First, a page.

Salary Sacrifice

There are significant superannuation regulation changes that may affect your contribution decisions:

  • The total super balance (TSB) threshold increases from $1.7 million to $1.9 million after 1 July 2023. It affects your eligibility for non-concessional/spouse/co-contributions.
  • The SGC rate increases from 10% to 10.5% in the 2023 FY and to 11% in the 2024 FY.
  • The work test requirement no longer applies if you make non-concessional/salary sacrifice contributions after 1 July 2022.
  • The age restriction for the bring-forward measure extends from under 67 to under 75 after 1 July 2022.
  • Income thresholds for the co-contribution measure increases annually.

We are currently updating the contents on our website progressively to reflect the above changes. In the meantime, please be mindful of the changes when making contribution decisions.

What is Salary Sacrifice?

Your Employer is legally obliged to contribute superannuation for you into a Complying Superfund which includes an SMSF. The amount your Employer must contribute is equal to 10% of your salary. In addition to the contributions your Employer makes on your behalf, you have the option of "salary sacrificing" additional super contributions if you choose so. Salary sacrificing describes the arrangement of entering into an agreement with your Employer to pay part of your pre-tax salary directly into your SMSF. This means that your total remuneration needs to be renegotiated with your Employer where you agree to a reduced salary in return for additional superannuation contributions.

Tax Rate 

The salary sacrificing contributions made to your SMSF are not taxed in your personal name but in the SMSF at 15%.


Assume you are on the highest marginal tax rate of 45% and you salary sacrifice $10,000. The amount sacrificed of $10,000 will not be taxed in your name saving you $4,500. It is however taxed in the name of your SMSF at 15% resulting in a tax liability to your SMSF of $1,500. This is a net tax benefit to you of $3,000. It is important to note however that the tax benefit you receive is the difference between your tax rate and the SMSF tax rate of 15%. Accordingly the higher your personal tax rate the better the tax savings associated with salary sacrificing.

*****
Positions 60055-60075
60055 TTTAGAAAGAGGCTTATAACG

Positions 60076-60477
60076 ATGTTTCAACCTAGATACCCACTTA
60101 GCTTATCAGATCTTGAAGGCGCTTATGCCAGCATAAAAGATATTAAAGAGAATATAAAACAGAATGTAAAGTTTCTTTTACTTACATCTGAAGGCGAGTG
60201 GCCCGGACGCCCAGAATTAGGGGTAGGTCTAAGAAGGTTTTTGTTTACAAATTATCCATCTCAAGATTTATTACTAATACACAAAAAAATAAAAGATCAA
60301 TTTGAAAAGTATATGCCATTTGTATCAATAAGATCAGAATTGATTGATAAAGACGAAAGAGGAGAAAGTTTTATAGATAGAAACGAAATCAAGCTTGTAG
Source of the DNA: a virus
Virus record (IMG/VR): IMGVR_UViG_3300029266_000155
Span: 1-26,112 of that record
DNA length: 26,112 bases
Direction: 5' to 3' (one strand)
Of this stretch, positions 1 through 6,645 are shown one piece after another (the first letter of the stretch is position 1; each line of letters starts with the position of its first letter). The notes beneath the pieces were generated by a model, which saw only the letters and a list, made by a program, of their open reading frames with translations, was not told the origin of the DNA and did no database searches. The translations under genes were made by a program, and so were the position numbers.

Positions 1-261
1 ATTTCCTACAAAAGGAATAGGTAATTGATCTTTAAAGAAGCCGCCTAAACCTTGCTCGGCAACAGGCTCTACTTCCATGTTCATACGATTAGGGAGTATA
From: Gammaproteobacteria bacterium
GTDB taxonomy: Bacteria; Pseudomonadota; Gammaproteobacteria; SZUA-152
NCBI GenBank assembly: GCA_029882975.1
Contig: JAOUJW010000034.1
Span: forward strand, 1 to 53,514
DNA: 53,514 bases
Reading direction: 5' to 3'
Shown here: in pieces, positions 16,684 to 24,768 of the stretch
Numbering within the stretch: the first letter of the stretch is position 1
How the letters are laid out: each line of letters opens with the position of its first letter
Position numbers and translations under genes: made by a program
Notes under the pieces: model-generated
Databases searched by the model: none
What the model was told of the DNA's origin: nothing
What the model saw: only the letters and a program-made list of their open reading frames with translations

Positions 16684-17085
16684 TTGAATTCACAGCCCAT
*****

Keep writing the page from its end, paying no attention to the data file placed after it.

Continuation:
Maximum amount that can be Salary Sacrificed

Salary Sacrifice Contributions are Concessional Contributions (see here for more on Concessional Contributions). The Maximum amount you can Salary Sacrifice (including your Superannuation Guarantee Entitlements) is as follows:

Income Year Concessional Contributions Cap
per member per annum
2021-22 $27,500
2020-21 $25,000
2019-20 $25,000


Barney is 45 and on an annual salary of $100,000 and receives 10% in compulsory Superannuation Guarantee Entitlements (i.e. $10,000). Given the maximum Concessional Contribution for the 2021/2022 Financial Year is $27,500 the maximum Barney can Salary Sacrifice is $17,500 made up of his Superannuation Guarantee Entitlements of $10,000 and the maximum Salary Sacrifice Amount of $17,500.

Salary Sacrifice - There is a downside

Generally, you must reach preservation age before you can access your super benefit. For more information on accessing your super benefit, please click here. So whilst it may be tax advantageous to salary sacrifice, you must ensure that it is money you will not require until you are eligible to access your super benefit.

Salary Sacrifice Arrangement

For more on Salary Sacrifice, including a Salary Sacrifice Arrangement incorporating a TRIS, please click here.

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